So I think Font Candy is definitely worth having a good look at it first before you dismiss it, even though I haven’t noted it as my favorite. I can acknowledge that this is maybe the better app.

 

William:   I honestly like having all of these apps on here because each one does something either differently or has a different feature or availability set than the others.

 

Now inside of Font Candy you’ve got a font manager so you can turn on and turn off which fonts appear for you.  That’s kind of a nice thing because there are some fonts over here that I know I’m never going to use and what you do is you see a vertical list in here and you can add fonts to it, but if there is a font that you’re never going to use, you just flip off a little switch and it’s not going to show up and bother you again.

 

Lee:         It’s like clearing out a filing cabinet. It’s just easier to find the stuff that you do want.

 

William:   Yeah. So once you’ve got that you choose your font so you see your photo and you’ve got a couple of options.  The first one is going to be the letter A and that’s going to show you your list of fonts.  The next one is going to be a few sliders so you can change the size of the font, you can change the shadow like put a little drop shadow on it. That was something we didn’t see in some of the other apps.

 

Lee:         No, I don’t think the others have it.

 

William:  And it gives you options for character spacing, line spacing and curve. For example, I did a photo of a security dog out at Walt Disney World and I can just slide on curve and it will just take the words – I put in “Happy Dog” – and it just kind of put them on an arc.

 

Lee:         That’s actually a nice feature on this app as well, and something that’s missing on the others that we have tested for review.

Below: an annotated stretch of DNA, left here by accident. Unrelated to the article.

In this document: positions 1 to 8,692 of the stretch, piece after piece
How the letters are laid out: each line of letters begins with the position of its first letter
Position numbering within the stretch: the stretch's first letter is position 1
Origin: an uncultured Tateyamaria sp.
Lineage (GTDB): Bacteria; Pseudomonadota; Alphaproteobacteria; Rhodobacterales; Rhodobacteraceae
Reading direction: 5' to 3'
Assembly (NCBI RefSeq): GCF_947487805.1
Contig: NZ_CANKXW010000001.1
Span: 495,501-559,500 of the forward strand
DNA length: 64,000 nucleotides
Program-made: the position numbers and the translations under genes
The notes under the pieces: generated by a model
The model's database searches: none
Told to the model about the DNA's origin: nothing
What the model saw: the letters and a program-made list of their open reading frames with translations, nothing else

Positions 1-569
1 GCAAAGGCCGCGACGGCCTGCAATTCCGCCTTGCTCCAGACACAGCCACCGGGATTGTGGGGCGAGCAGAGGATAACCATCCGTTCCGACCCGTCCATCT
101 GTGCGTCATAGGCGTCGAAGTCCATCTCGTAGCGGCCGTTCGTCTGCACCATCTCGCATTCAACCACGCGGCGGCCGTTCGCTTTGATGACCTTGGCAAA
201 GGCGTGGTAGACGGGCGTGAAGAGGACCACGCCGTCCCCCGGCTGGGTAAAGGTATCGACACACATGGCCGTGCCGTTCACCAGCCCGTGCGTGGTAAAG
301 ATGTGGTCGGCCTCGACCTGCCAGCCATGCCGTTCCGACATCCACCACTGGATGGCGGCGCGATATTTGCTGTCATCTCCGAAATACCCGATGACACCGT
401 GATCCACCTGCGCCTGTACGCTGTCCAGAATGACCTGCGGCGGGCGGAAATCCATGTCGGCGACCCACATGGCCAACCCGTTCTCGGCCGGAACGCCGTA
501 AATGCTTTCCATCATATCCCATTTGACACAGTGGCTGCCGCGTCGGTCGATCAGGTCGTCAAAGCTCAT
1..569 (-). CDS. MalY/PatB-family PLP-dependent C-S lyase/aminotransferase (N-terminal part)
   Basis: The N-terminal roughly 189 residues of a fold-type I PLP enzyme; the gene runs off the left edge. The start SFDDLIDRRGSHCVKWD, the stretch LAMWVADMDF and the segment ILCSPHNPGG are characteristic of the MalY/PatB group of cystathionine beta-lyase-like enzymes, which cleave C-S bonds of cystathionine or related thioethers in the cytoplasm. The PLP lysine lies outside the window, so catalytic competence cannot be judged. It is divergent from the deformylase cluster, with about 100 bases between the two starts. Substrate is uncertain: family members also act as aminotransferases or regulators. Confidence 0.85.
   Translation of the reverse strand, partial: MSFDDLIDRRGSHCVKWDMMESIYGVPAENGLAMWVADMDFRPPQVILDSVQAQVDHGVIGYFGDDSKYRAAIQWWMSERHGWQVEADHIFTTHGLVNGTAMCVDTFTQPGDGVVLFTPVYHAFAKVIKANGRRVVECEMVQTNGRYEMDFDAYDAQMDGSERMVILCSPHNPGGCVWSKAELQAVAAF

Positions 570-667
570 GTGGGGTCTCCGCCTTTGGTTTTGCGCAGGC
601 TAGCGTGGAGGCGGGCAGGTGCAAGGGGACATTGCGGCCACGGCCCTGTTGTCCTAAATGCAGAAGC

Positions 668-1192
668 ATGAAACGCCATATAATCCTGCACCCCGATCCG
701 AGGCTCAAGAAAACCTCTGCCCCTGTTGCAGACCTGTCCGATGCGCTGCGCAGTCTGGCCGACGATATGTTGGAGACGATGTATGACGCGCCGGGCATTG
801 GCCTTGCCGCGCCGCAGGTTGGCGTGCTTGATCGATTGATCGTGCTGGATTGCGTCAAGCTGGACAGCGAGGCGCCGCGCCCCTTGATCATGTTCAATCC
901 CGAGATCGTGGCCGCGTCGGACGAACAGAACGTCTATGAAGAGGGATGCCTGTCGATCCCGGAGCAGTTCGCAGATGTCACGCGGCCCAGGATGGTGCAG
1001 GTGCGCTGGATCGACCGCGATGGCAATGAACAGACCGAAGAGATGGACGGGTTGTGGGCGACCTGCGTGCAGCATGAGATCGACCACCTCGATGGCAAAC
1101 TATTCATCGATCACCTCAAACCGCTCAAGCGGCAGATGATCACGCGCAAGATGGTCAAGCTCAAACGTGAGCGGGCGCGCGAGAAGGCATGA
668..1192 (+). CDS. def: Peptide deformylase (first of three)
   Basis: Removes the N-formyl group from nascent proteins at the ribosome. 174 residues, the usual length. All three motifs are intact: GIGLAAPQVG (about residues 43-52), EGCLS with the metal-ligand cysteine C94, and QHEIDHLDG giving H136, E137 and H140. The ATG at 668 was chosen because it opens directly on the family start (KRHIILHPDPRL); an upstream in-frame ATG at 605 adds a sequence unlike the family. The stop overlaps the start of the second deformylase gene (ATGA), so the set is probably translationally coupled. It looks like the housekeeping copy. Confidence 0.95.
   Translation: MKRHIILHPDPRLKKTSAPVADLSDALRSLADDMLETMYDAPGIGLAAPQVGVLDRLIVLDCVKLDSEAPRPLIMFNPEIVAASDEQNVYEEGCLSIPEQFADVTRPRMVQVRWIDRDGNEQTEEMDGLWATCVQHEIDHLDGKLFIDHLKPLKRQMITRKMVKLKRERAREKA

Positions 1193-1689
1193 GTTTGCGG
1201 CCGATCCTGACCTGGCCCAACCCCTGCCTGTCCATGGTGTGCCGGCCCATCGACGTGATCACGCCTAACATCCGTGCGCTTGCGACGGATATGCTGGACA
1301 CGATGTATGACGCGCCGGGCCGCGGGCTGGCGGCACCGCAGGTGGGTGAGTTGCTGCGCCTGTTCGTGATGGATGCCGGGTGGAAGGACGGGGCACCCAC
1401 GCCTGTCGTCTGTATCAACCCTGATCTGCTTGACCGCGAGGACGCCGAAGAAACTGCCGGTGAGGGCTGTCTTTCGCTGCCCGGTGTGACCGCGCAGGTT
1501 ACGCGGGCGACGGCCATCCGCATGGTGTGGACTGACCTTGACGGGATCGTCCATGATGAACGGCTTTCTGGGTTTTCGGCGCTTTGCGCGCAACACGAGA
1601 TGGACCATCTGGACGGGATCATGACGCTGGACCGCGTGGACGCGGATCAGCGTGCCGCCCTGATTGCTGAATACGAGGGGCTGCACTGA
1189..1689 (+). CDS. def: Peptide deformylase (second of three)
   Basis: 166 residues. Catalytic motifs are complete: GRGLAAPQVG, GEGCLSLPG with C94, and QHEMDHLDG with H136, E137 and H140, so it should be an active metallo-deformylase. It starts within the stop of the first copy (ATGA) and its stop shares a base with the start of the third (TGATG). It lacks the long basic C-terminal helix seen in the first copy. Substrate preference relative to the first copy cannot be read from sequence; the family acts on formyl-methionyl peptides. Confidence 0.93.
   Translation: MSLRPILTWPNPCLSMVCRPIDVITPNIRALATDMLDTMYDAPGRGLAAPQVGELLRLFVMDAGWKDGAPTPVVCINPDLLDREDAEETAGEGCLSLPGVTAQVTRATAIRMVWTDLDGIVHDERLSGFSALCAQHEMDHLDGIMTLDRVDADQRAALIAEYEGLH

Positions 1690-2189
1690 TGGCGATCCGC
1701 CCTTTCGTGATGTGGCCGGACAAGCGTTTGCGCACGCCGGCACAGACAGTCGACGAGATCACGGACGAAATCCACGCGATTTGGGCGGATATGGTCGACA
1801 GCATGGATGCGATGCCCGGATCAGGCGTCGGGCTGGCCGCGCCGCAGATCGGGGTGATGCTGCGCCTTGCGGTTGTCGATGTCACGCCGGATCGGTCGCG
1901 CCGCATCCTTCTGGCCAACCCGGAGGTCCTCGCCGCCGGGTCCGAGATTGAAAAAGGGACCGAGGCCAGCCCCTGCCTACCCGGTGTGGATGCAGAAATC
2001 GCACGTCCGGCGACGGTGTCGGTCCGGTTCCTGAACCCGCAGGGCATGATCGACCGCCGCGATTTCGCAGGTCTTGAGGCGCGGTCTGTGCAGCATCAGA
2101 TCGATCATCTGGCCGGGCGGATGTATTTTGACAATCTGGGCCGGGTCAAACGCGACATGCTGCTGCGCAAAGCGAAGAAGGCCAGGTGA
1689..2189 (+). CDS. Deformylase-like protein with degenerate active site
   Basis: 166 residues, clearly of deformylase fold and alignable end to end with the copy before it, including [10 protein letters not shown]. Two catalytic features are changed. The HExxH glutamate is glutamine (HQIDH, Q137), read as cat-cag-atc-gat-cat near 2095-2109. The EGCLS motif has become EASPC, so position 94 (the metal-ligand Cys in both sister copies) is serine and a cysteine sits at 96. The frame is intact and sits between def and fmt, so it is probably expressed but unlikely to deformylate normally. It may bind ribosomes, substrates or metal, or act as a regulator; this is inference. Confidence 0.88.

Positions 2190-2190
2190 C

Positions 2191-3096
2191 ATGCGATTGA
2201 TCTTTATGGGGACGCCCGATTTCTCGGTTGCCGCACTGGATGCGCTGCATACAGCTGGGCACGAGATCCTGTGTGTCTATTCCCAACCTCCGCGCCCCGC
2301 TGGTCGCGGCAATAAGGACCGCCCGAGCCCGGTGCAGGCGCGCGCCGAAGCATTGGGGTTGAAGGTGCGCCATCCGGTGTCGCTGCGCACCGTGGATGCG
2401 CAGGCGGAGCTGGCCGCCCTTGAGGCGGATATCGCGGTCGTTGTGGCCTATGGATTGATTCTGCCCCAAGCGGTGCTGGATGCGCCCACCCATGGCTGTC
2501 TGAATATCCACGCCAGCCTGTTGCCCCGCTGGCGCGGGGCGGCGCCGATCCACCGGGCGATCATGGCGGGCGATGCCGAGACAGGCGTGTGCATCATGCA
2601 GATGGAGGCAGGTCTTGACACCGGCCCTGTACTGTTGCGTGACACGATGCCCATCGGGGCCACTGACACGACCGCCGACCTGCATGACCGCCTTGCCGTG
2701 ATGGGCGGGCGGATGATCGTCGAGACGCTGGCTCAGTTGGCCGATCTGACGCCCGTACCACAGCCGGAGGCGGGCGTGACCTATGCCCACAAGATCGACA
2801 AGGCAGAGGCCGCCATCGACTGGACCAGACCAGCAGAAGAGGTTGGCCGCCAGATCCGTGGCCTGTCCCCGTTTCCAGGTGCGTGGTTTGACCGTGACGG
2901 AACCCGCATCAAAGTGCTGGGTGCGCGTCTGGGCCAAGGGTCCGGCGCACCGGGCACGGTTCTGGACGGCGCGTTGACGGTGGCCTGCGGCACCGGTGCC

William:   And you can rotate your text so if you want to have something written sideways rather than just straight left to right, it gives you options for those and I think that’s a nice touch.

 

The next line over is going to be a choice for how you want to align your type. So it could be left, center or right aligned and beyond that there is an eraser so if you want to erase things, you can.

 

Then let’s go down to this last one. You can flatten your layers, so that’s a nice little feature as well. So this is working kind of like Photoshop. You’re building layers up and then you flatten everything down and save yourself a little space.

 

Lee:         Another thing that this one allows you to do that you aren’t able to do on some of these others that we are going to review after this as well, is that Font Candy lets you put in more than one text box.  You can duplicate a text box or you can put in another one and then edit the text and the font and everything.  The others I found I had to save the image first onto my device, then open it up and load back into the app, add the next box and then save it.  So it was kind of extra effort.  This one will allow you to put in multiple boxes.

 

William:   One of the nice things I’m looking at here is it has blend modes for your type.

 

Lee:         Oh, those are pretty cool!

 

William:   So for example, all the blend modes that you’re used to seeing in Photoshop – if you want to do a multiply, difference, screen, overlay, lighten and on down the line – those options are available to you. So that’s why I’m saying you can flatten them because you can put your text in there as layers and then choose different blend modes. That’s actually quite a nice feature, I think.

 

And then finally at the end, there is a check basically saying shake your device to undo the last action.

 

Lee:         It works.  It does work. Yeah, it’s like a shuffle.

 

William:   But you know, you can go ahead and save it and then once you’re ready, hit the sharing button, it will blend the image in there and it will save it to your phone’s library and of course then you can share it off to Instagram, Facebook, Twitter, Tumblr…. here’s one I don’t know. Kite.Lee.

 

Lee:         I have no idea. I’m obviously old and not with it.